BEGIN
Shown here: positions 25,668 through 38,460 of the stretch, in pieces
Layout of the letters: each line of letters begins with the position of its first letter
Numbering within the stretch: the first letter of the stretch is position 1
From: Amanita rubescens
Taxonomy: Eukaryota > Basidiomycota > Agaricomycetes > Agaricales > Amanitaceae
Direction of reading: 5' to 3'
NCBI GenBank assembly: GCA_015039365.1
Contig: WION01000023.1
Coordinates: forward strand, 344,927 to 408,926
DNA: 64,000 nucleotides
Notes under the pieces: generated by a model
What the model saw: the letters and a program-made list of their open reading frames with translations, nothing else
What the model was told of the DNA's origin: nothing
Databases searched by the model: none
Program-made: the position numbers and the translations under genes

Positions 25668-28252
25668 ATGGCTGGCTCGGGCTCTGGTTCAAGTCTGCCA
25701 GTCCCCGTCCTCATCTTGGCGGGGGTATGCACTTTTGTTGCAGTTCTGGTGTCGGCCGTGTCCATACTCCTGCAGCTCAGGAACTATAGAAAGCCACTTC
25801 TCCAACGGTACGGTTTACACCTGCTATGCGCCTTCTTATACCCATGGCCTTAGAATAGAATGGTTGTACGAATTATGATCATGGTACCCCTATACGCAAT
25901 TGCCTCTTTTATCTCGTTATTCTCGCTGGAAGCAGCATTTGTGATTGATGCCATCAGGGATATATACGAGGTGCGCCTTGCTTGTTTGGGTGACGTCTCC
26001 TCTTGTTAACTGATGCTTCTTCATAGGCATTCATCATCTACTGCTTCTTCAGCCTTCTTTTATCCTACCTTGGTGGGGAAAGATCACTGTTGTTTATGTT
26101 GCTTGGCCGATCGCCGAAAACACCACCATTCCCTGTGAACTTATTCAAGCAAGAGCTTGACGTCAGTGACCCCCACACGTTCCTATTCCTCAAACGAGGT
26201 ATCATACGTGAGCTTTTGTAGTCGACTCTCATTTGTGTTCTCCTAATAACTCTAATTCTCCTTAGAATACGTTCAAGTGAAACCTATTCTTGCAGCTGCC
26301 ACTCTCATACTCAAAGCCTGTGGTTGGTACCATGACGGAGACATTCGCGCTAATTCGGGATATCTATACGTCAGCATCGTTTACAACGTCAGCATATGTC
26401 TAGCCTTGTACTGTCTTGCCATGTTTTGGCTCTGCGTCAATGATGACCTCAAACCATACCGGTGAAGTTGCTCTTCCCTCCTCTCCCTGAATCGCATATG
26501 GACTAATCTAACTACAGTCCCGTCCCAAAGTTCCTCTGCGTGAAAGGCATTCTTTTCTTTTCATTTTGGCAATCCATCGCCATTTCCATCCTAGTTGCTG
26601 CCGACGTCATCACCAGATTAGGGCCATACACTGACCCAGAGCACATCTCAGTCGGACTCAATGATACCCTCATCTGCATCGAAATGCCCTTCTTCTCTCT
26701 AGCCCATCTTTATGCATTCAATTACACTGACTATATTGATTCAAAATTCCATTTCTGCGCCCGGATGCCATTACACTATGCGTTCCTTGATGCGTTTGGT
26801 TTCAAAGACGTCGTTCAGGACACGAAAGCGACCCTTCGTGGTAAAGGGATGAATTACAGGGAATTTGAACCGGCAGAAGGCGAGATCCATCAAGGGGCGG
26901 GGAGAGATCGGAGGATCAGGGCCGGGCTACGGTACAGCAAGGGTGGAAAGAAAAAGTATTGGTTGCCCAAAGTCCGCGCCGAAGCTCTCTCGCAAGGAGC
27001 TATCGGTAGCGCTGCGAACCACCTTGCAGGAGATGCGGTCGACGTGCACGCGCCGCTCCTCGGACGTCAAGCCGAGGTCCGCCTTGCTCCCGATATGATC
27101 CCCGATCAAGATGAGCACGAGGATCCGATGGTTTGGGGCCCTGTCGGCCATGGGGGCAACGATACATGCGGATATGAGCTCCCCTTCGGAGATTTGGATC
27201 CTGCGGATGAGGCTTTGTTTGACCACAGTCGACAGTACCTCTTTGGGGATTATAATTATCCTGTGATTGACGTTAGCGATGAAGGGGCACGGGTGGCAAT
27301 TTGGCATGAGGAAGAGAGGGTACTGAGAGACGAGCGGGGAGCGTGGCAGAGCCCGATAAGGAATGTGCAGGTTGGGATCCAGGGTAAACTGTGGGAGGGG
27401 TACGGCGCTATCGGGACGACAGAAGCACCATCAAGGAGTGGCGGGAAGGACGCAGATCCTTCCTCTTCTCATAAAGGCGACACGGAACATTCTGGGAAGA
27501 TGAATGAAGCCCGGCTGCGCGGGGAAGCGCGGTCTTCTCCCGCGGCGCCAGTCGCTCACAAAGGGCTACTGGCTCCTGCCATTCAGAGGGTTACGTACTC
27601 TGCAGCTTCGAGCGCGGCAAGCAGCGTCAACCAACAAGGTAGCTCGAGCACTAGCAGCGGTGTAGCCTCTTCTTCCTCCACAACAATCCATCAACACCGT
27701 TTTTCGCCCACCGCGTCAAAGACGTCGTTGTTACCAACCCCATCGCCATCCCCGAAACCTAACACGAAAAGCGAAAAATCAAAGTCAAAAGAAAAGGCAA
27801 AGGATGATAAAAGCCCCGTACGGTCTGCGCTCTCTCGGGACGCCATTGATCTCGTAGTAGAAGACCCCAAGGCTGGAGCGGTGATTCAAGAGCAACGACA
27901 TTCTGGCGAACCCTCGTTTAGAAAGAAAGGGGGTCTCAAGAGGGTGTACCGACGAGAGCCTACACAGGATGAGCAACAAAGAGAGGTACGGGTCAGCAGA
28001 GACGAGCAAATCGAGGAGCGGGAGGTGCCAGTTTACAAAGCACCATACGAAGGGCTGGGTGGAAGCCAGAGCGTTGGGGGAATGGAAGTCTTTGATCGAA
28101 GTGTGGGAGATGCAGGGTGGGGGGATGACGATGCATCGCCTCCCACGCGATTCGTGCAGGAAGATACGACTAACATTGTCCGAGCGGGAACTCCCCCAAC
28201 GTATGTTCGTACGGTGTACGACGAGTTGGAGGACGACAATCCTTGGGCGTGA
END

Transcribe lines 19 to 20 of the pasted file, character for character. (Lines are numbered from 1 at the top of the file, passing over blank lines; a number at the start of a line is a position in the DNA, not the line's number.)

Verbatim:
25801 TCCAACGGTACGGTTTACACCTGCTATGCGCCTTCTTATACCCATGGCCTTAGAATAGAATGGTTGTACGAATTATGATCATGGTACCCCTATACGCAAT
25901 TGCCTCTTTTATCTCGTTATTCTCGCTGGAAGCAGCATTTGTGATTGATGCCATCAGGGATATATACGAGGTGCGCCTTGCTTGTTTGGGTGACGTCTCC